MIT Technology Review, March 30, 2011, by Tom Simonite  —  A new search tool developed by researchers at Microsoft indexes medical images of the human body, rather than the Web. On CT scans, it automatically finds organs and other structures, to help doctors navigate in and work with 3-D medical imagery.

CT scans use X-rays to capture many slices through the body that can be combined to create a 3-D representation. This is a powerful tool for diagnosis, but it’s far from easy to navigate, says Antonio Criminisi, who leads a group at Microsoft Research Cambridge, U.K., that is attempting to change that. “It is very difficult even for someone very trained to get to the place they need to be to examine the source of a problem,” he says.

When a scan is loaded into Criminisi’s software, the program indexes the data and lists the organs it finds at the side of the screen, creating a table of hyperlinks for the body. A user can click on, say, the word “heart” and be presented with a clear view of the organ without having to navigate through the imagery manually.

Once an organ of interest has been found, a 2-D and an enhanced 3-D view of structures in the area are shown to the user, who can navigate by touching the screen on which the images are shown. A new scan can also be automatically and precisely matched up alongside a past one from the same patient, making it easy to see how a condition has progressed or regressed.

Criminisi’s software uses the pattern of light and dark in the scan to identify particular structures; it was developed by training machine-learning algorithms to recognize features in hundreds of scans in which experts had marked the major organs. Indexing a new scan takes only a couple of seconds, says Criminisi. The system was developed in collaboration with doctors at Addenbrookes Hospital in Cambridge, U.K.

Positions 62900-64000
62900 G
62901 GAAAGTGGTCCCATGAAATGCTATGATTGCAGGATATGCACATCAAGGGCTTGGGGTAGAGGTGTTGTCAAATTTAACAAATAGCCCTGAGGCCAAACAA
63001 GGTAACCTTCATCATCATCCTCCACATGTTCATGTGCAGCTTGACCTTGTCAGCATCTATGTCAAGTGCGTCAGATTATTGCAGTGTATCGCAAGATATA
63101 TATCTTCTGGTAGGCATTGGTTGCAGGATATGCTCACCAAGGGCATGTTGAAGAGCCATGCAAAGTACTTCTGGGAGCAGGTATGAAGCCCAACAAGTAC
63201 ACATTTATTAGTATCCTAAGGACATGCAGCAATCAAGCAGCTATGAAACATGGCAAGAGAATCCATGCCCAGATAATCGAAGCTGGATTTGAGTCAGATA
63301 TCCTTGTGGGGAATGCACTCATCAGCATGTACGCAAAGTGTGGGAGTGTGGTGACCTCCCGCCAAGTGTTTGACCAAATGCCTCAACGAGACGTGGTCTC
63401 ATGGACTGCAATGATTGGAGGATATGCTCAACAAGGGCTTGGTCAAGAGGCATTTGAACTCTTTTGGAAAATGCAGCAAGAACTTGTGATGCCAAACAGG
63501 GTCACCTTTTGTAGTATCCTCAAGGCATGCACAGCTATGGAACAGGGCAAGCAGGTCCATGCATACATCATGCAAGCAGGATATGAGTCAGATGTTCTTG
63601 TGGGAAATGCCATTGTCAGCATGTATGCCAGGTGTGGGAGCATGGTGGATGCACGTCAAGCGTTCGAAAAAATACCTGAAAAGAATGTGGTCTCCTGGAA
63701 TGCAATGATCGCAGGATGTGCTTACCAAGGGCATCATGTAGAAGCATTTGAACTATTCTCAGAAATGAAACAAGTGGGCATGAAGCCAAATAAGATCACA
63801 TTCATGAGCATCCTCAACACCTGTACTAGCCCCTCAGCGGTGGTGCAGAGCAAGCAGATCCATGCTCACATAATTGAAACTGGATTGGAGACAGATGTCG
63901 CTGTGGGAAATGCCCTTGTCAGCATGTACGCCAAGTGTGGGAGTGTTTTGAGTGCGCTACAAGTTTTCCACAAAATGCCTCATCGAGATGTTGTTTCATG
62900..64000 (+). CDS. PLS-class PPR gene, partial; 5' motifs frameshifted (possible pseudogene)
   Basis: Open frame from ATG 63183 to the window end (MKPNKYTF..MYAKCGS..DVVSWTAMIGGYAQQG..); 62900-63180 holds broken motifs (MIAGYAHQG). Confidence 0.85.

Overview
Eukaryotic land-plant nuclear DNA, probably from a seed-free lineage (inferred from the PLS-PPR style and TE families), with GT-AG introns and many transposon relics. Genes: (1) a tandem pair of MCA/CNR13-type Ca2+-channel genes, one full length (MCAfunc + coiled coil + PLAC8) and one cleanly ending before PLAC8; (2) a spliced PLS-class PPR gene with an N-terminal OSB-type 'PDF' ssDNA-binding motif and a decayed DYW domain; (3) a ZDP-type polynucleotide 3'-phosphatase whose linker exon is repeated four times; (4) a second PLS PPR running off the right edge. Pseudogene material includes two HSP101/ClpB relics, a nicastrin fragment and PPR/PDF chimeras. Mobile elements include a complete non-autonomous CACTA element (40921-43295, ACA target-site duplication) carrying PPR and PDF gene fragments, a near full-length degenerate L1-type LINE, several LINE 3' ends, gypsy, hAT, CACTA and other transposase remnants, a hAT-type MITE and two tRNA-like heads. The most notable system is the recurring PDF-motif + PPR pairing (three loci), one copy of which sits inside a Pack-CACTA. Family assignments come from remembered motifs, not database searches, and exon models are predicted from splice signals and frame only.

The Microsoft research group is exploring the use of gestures and voice to control the system. They can plug in the Kinect controller, ordinarily used by gamers to control an Xbox with body movements, so that surgeons can refer to imagery in mid-surgery without compromising their sterile gloves by touching a keyboard, mouse, or screen.

Kenji Suzuki an assistant professor at the University of Chicago, whose research group works on similar tools, says the Microsoft software has the potential to improve patient care, providing it really does make scans easier to navigate. “As medical imaging has advanced, so many images are produced that there is a kind of information overload,” he explains. “The workload has grown a lot.”

Suzuki says Microsoft’s approach is a good one, but that medical professionals might be more receptive to the design if it indexed signs of disease, not just organs. His own research group has developed software capable of recognizing potentially cancerous lung nodules; in trials, it made half as many mistakes as a human expert.

Criminisi sticks by the notion of using organs as a kind of navigation system but says that disease-spotting capability is also under development. He says, “We are working to train it to detect differences between different grades of glioma tumor”—a type of brain tumor.

The Microsoft group also intends the tool to be used at large scales. It could automatically index a collection of 3-D scans or other images, making possible new ways of tracking medical records, says Criminisi. Today, records are kept as text that describes scans and other information. A search tool that finds the word “heart”, for example, would not know if that meant it appeared in a scan or was mentioned in another context. If a hospital’s computer system indexed new scans, the Microsoft software could automatically record what was imaged in a person’s records and when.